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  8. You (and the advertisers) are describing an EPIRB. These are very common for offshore sailors, and usually bigger than a chocolate bar, but I've seen ones advertised in a wristwatch, so not quite so fantastical as you might imagine. I think the watch ones are detectable by overflying aircraft rather than satellite, but I'm not an expert. However, in the UK, I'm sure a GPS receiver and GSM transmitter would be cheaper and just as good...
    http://www.luxist.com/2005/08/09/breitling-emergency-43mm-chronograph-with-distress-transmitter/

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  9. There's no way in the World they could be using EPIRB (or Personal Locator Beacon - an earlier version) technology for this. It's an international emergency service, and would be like making the thing from a mobile phone that dialled 999 when you opened the packet, only worse! It would be sending a MAYDAY message, meaning "Someone's life is in danger at this location" and to use it for a tacky advertising campaign would get someone locked up...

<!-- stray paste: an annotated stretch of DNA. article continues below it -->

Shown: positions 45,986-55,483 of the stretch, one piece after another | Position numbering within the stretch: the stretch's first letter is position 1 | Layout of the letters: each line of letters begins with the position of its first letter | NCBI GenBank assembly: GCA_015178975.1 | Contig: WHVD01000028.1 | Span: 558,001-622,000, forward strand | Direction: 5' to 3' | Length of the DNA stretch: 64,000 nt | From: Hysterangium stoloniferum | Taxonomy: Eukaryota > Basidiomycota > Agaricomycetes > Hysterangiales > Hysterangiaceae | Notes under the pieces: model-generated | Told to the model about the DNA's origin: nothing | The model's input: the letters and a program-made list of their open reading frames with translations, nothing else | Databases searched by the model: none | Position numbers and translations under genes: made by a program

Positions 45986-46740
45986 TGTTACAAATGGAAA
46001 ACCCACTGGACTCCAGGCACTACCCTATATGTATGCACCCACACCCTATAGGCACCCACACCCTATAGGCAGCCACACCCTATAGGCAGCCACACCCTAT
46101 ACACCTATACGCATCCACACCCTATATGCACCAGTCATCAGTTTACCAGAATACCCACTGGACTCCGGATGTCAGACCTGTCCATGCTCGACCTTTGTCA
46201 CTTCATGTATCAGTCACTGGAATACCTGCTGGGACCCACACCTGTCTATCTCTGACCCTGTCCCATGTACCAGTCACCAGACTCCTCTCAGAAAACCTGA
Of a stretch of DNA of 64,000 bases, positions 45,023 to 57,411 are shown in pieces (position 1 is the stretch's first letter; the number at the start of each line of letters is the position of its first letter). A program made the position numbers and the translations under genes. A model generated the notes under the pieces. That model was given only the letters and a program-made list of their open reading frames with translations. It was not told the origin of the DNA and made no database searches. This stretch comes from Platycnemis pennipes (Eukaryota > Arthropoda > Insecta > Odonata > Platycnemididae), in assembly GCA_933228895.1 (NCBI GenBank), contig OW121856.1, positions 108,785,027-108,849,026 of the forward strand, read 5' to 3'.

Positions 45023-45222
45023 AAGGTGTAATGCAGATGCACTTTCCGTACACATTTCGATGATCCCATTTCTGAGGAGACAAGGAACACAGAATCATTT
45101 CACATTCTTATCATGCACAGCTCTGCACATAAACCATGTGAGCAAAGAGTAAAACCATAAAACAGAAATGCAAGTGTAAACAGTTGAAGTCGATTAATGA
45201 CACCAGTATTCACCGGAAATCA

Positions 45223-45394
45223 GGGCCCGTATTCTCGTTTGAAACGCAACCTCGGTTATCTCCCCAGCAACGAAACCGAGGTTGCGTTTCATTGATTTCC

If an EPIRB or PLB is triggered accidentally (it's happened - some aircraft-mounted ones only need a switch to be operated) they will scramble a Search-and-Rescue helicopter, and when they find it's a false alarm they will most likely charge you for the cost of the sortie, which will be well into four figures.

    Could it possibly be using the Iridium (satellite telephone) system, perhaps sending the equivalent of an SMS message to a comms satellite that then forwards it to the intended recipients?

    Of course, the helicopter part of the advert shows how much tongue is in cheek: what happens if the person opens it on the Underground, or aboard an aircraft, or even just in the centre of a city? There are so many places a helicopter can't go!

    Cheers,
    Howard